Traffic Jam

by S. Makai Andrews

when I was a freeway I soaked my throat in exhaust
              slipped through old towns like dirty needles
              cracked prenatals through my veins
when I was a freeway sun bled into me
              until the rain drove in and he filled my stomach
              with diaper bags and soft water that broke too soon
              stopped the roads and flushed my stomach into motors
              made islands with cars in my chest
              and waited for digestion
when I was a freeway I made a home
              one with babies who sleep so quietly
              their mothers stay awake watching
              looking for breath in hollow lungs
when I was a freeway I was knocked up
              on red lipstick kisses
              his molar felt like a cradle
              mouth promised 3am shrieks and toenails
              the size of rice
when I was a freeway I carried
              a pregnancy to the hospital on my tongue
              when the oil was slick and
              the brakes gave nothing but screeches, back
aches when
       premature meant dangerous
       and umbilical cords wrapped around unborn
       necks cut off from food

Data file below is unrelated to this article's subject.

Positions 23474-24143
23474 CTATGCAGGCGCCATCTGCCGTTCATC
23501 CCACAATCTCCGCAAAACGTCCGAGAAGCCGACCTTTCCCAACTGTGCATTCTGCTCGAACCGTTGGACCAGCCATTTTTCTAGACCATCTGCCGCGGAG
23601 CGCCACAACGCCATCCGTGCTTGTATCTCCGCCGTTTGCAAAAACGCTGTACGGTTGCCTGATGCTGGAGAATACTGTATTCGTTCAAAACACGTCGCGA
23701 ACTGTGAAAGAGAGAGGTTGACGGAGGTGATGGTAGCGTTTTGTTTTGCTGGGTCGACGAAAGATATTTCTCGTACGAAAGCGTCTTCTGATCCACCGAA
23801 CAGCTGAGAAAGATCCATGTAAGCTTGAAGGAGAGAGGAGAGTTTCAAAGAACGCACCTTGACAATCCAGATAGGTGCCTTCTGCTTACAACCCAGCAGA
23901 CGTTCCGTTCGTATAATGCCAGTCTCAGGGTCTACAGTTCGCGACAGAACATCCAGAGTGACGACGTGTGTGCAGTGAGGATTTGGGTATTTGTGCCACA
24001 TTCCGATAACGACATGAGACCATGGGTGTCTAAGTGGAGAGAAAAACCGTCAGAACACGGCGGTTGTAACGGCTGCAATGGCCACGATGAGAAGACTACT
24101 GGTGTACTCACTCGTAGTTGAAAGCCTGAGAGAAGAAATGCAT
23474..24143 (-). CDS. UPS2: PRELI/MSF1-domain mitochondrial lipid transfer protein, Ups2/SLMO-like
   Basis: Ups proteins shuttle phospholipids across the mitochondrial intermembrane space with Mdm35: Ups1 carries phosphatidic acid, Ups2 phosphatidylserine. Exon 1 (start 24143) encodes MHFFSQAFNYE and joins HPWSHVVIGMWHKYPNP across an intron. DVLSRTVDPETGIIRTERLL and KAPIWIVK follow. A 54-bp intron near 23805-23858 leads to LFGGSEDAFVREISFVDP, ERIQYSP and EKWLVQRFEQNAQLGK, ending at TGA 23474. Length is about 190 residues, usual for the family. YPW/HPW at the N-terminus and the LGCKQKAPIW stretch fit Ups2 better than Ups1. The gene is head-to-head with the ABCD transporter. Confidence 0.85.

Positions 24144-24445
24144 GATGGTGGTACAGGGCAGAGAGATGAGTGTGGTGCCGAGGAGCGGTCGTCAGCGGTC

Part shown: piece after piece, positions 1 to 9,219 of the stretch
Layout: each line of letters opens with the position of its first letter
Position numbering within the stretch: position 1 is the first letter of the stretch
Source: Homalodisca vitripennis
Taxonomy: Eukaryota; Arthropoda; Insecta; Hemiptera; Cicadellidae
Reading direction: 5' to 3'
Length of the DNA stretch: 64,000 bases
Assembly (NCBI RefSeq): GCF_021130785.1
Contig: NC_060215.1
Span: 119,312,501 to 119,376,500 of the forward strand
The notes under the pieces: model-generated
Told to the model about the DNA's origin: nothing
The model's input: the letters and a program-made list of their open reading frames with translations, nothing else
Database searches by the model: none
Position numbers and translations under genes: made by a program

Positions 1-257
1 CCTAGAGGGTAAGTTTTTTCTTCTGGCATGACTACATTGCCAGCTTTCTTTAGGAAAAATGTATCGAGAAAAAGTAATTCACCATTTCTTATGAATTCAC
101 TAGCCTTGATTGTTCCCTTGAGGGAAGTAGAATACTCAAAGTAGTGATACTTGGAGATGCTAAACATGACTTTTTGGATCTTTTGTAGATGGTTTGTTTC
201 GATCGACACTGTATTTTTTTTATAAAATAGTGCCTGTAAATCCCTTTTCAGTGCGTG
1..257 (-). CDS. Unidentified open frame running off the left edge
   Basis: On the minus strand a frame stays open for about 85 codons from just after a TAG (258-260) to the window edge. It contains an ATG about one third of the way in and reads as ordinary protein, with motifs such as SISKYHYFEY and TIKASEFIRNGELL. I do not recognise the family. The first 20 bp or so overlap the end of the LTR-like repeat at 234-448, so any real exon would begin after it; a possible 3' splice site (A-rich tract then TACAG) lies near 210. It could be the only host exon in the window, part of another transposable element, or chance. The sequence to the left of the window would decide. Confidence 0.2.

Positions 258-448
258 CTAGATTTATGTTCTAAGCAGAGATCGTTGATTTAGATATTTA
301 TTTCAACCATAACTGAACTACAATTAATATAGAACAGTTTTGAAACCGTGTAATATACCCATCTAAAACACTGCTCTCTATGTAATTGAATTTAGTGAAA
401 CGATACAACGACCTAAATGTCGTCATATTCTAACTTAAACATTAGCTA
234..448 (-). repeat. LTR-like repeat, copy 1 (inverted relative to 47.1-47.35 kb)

so their hearts weren’t hummingbird wings
       but new turtles scrambling into sea
when bellies were plush with a child
               who stopped kicking
               when the cord fettered too tight
               the final months like the white noise
               on the baby monitor now
when hospital fluorescents flashed with
               an epidural that cut off
               like when I was a freeway and streetlights
               made sure the space between the two cars
               didn’t tighten and end on the nightly news
when I let joints pop in my neck and
               potholes slice into me like
               c section scars so don’t touch
               her neck because it still feels like
               the seatbelt caught across her
               chest that spilled kisses to a baby so still
               no one could believe there was air
when I was a freeway his mouth went dry
               street signs tattooed my teeth
               decorated new cribs in dust


Author Biography: S. Makai Andrews is from Los Angeles, California,
and currently attends Interlochen Arts Academy as a Junior. Her work was
recognized in 2015 by the Scholastic Arts and Writing Competition in multiple
genres, was published in Lip Magazine, and was a finalist in the Charles
Crupi Memorial Poetry Contest.

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